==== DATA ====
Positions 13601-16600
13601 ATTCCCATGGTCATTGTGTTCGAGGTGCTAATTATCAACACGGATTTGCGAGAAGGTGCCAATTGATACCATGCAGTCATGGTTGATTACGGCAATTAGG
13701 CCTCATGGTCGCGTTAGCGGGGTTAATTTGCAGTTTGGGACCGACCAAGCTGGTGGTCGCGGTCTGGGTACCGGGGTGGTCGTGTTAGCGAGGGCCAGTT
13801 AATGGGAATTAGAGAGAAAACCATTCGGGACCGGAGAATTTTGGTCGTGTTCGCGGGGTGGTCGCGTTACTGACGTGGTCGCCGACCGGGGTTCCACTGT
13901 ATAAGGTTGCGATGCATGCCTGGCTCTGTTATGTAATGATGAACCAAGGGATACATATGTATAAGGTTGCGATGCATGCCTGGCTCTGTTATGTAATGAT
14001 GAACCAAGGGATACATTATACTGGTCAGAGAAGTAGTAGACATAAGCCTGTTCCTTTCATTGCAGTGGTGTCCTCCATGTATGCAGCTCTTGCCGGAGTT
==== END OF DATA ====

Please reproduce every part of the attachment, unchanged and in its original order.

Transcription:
Positions 13601-16600
13601 ATTCCCATGGTCATTGTGTTCGAGGTGCTAATTATCAACACGGATTTGCGAGAAGGTGCCAATTGATACCATGCAGTCATGGTTGATTACGGCAATTAGG
13701 CCTCATGGTCGCGTTAGCGGGGTTAATTTGCAGTTTGGGACCGACCAAGCTGGTGGTCGCGGTCTGGGTACCGGGGTGGTCGTGTTAGCGAGGGCCAGTT
13801 AATGGGAATTAGAGAGAAAACCATTCGGGACCGGAGAATTTTGGTCGTGTTCGCGGGGTGGTCGCGTTACTGACGTGGTCGCCGACCGGGGTTCCACTGT
13901 ATAAGGTTGCGATGCATGCCTGGCTCTGTTATGTAATGATGAACCAAGGGATACATATGTATAAGGTTGCGATGCATGCCTGGCTCTGTTATGTAATGAT
14001 GAACCAAGGGATACATTATACTGGTCAGAGAAGTAGTAGACATAAGCCTGTTCCTTTCATTGCAGTGGTGTCCTCCATGTATGCAGCTCTTGCCGGAGTT